I Froze My Face For Better Skin

Photographed by Erin Yamagata.
When there’s a damn-near polar vortex sweeping the country, the last thing you probably want to do is subject yourself to even more time in the cold. But when I was given the chance to get a cryotherapy facial at Barneys with 111Skin, I couldn't say no. In fact, I ran as fast as I could to the Birkin bag-filled store in New York City and burst through its sliding doors.

Even though a freeze facial sounds like it'd be an intense Botox session, the concept of cold-air therapy is actually pretty simple: It uses vaporized liquid nitrogen at subzero temps to stimulate circulation and boost collagen production. My esthetician, Silvia, told me that the chill shocks your skin, which then constricts your blood vessels. But once your body temperature returns to room temperature, the magic happens: Your skin is more receptive to skin-care ingredients, your blood is flowing, and inflammation is squashed. A win-win-win.

The treatment begins like most other facial services: with a (way too short, IMO) head massage, followed by a double-cleansing session. Then, Silvia lifts up the black Cryo Air wand — which looks sort of like a smaller, less aggressive handheld Dyson vacuum — and directs its first windchill toward my face and décolletage, moving in quick, back-and-forth motions. She set the ice machine at level five, which, as it turns out, is around -70 degrees. For the full three minutes of cryo, my skin tingles — a sensation that's cold, weird, and razor-sharp, like I'm getting bitten by a hundred black ants. My entire body has the chills and, all of a sudden, I'm back in 2006, wearing a sleeveless dress at an outdoor New Year's Eve party in my frigid Kansas town. It must be working, I think.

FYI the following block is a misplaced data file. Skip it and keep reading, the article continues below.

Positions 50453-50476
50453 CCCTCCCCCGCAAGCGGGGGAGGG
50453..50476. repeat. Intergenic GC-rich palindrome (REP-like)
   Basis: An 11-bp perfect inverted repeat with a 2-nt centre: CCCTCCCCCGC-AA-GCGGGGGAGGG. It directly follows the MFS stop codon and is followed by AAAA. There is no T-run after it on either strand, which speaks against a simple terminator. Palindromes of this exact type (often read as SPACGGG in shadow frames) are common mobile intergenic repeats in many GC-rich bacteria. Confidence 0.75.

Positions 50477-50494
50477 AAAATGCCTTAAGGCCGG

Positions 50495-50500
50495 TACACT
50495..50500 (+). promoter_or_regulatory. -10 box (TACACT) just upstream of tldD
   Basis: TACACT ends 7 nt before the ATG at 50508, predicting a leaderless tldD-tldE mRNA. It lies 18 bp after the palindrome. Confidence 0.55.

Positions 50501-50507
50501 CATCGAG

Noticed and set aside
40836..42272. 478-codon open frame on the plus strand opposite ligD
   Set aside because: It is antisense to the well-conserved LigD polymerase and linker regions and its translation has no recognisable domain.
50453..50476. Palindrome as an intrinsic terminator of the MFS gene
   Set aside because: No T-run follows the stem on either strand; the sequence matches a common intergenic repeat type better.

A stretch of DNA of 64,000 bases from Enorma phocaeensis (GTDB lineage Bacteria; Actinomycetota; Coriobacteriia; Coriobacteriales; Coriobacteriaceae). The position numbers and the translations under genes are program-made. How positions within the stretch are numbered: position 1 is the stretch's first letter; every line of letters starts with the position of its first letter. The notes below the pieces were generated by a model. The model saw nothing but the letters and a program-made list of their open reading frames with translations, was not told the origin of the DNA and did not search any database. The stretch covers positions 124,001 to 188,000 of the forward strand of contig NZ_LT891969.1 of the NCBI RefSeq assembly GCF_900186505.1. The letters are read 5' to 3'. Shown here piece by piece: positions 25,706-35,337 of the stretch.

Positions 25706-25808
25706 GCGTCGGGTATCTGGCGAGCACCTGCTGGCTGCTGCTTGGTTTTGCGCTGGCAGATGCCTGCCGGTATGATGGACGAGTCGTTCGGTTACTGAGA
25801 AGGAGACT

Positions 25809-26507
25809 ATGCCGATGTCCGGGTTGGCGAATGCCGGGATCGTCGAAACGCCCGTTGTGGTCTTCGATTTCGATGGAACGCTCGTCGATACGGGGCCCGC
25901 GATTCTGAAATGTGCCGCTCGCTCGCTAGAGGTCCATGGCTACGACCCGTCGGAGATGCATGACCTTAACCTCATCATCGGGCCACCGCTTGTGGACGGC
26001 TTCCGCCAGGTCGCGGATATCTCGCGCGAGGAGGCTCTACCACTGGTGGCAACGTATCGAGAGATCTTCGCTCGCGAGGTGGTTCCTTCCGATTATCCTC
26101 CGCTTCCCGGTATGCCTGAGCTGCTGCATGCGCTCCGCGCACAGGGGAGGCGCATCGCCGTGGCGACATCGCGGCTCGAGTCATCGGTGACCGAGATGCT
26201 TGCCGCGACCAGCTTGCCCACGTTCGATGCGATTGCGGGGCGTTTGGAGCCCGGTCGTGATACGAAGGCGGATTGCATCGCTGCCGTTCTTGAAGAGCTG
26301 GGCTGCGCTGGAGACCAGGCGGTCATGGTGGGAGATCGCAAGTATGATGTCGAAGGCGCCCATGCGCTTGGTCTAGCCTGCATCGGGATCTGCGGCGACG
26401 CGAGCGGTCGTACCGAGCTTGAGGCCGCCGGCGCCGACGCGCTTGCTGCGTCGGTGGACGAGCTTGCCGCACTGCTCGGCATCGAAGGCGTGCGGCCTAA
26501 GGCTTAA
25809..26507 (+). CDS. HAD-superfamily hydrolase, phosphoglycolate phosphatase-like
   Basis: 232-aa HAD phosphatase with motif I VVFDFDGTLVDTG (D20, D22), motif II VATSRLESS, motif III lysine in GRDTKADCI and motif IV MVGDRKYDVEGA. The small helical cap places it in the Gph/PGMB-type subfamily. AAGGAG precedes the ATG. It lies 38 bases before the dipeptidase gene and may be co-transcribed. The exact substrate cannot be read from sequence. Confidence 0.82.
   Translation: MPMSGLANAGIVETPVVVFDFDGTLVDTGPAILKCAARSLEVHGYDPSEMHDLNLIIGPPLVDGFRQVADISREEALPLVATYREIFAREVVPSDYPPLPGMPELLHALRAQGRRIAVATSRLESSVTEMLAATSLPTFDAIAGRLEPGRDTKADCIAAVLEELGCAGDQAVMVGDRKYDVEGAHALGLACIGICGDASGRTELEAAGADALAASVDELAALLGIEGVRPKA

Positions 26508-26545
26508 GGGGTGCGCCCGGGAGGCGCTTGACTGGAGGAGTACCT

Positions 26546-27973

Silvia also tells me that the machine's highest level is nine — that's the setting that pumps out air at -130 Fahrenheit, give or take a few degrees. So, in the name of journalism, I ask her to crank it all the way up (or, in this case, down). The experience lasted a mere 20 seconds, but now I realize why the word "cry" is in the name of the treatment. Every millisecond felt nothing short of absolute hell — if hell was located in an ice cave rather than a burning pit.

Crazier still, if the wind pressure at level five was that of a windy day in winter, nine was an F5 tornado. It was so strong, I felt like I was looking down a massive snowblower. (Imagine a dog with its head out of a moving car window, cheeks flapping in the wind. Yeah…it was like that.)

When the cold part was finished, Silvia wrapped up the service by massaging an icy mix of serums and creams onto my face. My goosebumps were out of control. But immediately after, and for the rest of the night (plus a few hours into the next morning), my skin felt less puffy and more flushed, aprés ski-like.

Would I do it again? Maybe. But I'll save it for a time when I want to retreat during the scorching hot days of summer. In the meantime, I’ll leave the cold air blasting at my face to the bitter New York City wind. Hey, it's got to be better for my skin than the hot air blowing out of a subway grate, right?

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